What: An “upper-casual” ramen joint from Denver chef and James Beard semi-finalist, Jeff Osaka. 

Where: 2611 Walnut St., Denver

Neighborhood: RiNo

When: Opens to the public May 5 (soft openings begin on Saturday, May 2). Regular hours: Tuesday-Saturday, 5- 10 p.m., until 11 p.m. on Fridays and Saturdays. 

Pro: An approachable and affordable menu that goes beyond its full flight of ramen bowls and into a well thought-out selection of small satisfying plates. The chicken kara age, Osaka’s take on fried chicken, is bound to be a signature dish. 

Con: If you’re expecting an experience similar to Twelve, you’re likely to be disappointed. 

Chef Jeff Osaka has worked in fine dining for over 20 years — that is until he closed his famed Denver restaurant, Twelve, last August. Now Osaka, known for his seasonally driven-cuisine (which garnered him a nod from the James Beard foundation), is finally ready to embark on an entirely different endeavor. And he isn’t thinking small.

The Concept(s)

Jeff Osaka (pictured top). All photography by Kyle Cooper.

Jeff Osaka (pictured top). All photography by Kyle Cooper.

Osaka Ramen, a 70 seat “upper-casual” restaurant (as Osaka himself would call it), is set to open in RiNo next week. The concept deviates sharply from the chef’s background in French technique and focuses primarily on Japanese influences with a menu centered around ramen. But despite this surprising decision to shift practices, Osaka says he planned on opening a ramen joint since he first moved to Denver:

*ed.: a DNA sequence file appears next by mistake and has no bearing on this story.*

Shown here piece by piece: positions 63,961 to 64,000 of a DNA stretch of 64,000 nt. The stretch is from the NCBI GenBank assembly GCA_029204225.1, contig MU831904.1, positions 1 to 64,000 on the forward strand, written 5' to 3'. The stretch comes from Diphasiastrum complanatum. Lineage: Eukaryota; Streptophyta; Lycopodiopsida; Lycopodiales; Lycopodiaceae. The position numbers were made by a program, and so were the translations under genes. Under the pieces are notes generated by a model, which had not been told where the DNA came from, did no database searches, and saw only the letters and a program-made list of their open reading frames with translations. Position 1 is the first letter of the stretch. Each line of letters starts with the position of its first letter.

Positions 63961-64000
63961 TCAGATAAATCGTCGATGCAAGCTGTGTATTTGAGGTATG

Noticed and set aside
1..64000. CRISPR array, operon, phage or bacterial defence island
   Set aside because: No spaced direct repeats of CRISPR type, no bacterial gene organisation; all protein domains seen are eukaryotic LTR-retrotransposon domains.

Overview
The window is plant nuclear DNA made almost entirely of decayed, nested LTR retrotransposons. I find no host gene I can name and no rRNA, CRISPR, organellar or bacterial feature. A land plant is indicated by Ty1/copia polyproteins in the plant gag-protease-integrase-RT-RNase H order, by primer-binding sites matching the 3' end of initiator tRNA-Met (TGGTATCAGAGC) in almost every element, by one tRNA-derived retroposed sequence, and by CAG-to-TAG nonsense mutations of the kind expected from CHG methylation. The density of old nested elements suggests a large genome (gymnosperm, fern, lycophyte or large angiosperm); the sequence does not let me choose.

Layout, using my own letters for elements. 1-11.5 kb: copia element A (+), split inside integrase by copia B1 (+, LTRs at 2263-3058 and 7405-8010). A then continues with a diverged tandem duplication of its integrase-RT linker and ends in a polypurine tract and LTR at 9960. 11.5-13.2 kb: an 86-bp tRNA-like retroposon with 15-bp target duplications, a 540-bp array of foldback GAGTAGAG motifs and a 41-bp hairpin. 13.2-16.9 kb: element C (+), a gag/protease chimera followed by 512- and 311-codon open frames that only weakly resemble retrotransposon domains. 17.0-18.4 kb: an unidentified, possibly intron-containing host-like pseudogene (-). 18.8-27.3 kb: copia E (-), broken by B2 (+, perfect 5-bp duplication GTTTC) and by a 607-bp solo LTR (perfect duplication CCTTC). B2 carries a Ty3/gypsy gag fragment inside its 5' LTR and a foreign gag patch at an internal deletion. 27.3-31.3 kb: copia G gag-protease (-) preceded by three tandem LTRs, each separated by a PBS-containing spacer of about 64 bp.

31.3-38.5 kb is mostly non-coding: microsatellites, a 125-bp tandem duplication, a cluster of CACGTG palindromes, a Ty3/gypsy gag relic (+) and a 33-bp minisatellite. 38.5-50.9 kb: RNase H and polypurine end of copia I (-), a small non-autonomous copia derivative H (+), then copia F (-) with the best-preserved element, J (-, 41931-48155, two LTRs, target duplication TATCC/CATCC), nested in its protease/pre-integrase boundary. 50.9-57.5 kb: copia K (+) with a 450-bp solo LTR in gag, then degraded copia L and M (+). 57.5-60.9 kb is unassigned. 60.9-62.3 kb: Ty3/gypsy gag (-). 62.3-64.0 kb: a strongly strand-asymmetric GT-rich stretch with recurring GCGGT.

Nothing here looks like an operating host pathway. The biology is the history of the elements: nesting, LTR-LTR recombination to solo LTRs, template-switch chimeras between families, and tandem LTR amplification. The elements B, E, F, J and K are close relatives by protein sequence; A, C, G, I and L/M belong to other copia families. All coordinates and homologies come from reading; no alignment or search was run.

“I’ve had these recipes for almost six years… but if I did it then I would have been shut down,” he explained. But now, with a ramen boom exploding in Denver, this new restaurant isn’t necessarily setting a trend. Rather it adds to a line-up of noodle-bowl loving eateries that are taking over the city — and Osaka not only wants to join in, it seems he wants to dominate it.

“We’re treating this as something we can duplicate,” he said. With a second location in the works to open in Cherry Creek this summer and maybe a third location (potentially DU area), Osaka plans to take this concept to a larger scale. In addition, Osaka also has another restaurant on the burner in the form of Sushi-Rama a “conveyor-belt-centric” sushi joint opening late summer/early fall 2015 along with a marketplace in the H.H. Tammen building coming this fall 2o15. All of which will be located in the stretch of RiNo between the 2600-2700 blocks of Walnut and Larimer. As for Twelve, Osaka says he is still considering re-opening it, but “not at the moment.”